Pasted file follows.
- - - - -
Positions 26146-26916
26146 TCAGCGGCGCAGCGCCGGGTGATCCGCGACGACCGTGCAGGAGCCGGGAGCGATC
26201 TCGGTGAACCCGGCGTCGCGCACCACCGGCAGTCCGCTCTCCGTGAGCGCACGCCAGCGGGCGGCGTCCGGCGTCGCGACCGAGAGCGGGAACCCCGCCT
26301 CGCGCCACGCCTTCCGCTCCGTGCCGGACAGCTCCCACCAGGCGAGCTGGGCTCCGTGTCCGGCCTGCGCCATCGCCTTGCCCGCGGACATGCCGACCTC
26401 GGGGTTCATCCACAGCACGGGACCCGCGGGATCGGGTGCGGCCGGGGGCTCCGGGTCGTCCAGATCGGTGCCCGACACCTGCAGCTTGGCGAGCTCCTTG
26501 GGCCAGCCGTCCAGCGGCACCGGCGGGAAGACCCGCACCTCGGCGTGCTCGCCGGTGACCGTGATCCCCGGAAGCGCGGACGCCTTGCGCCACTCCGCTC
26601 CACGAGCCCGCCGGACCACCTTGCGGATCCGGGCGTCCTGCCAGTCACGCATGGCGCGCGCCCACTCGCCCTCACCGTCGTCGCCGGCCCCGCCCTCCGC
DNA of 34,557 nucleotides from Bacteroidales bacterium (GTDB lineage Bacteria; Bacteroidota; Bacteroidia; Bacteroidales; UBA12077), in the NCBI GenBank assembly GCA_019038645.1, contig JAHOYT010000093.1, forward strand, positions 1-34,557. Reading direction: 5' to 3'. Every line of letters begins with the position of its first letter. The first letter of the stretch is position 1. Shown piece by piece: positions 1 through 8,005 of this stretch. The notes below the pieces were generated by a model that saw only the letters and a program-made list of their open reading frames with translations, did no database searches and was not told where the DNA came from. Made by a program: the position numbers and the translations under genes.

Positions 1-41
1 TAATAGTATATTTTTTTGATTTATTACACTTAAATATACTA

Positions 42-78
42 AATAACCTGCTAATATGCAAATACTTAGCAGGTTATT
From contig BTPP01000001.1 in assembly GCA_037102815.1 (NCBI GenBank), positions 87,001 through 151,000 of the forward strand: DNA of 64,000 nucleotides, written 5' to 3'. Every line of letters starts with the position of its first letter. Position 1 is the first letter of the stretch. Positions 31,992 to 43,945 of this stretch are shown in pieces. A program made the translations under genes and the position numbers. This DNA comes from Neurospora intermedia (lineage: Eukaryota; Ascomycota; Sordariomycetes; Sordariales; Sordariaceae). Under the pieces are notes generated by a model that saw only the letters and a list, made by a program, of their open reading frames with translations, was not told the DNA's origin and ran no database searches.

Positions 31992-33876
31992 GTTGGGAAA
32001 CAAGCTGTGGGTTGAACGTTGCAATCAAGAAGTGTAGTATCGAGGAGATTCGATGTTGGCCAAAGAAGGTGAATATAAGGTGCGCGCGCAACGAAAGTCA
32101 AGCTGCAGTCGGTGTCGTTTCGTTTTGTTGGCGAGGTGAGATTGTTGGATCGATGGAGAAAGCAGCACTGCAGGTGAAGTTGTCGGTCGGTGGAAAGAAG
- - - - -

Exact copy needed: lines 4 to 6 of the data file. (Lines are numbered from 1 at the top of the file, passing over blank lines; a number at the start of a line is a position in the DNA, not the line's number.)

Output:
26301 CGCGCCACGCCTTCCGCTCCGTGCCGGACAGCTCCCACCAGGCGAGCTGGGCTCCGTGTCCGGCCTGCGCCATCGCCTTGCCCGCGGACATGCCGACCTC
26401 GGGGTTCATCCACAGCACGGGACCCGCGGGATCGGGTGCGGCCGGGGGCTCCGGGTCGTCCAGATCGGTGCCCGACACCTGCAGCTTGGCGAGCTCCTTG
26501 GGCCAGCCGTCCAGCGGCACCGGCGGGAAGACCCGCACCTCGGCGTGCTCGCCGGTGACCGTGATCCCCGGAAGCGCGGACGCCTTGCGCCACTCCGCTC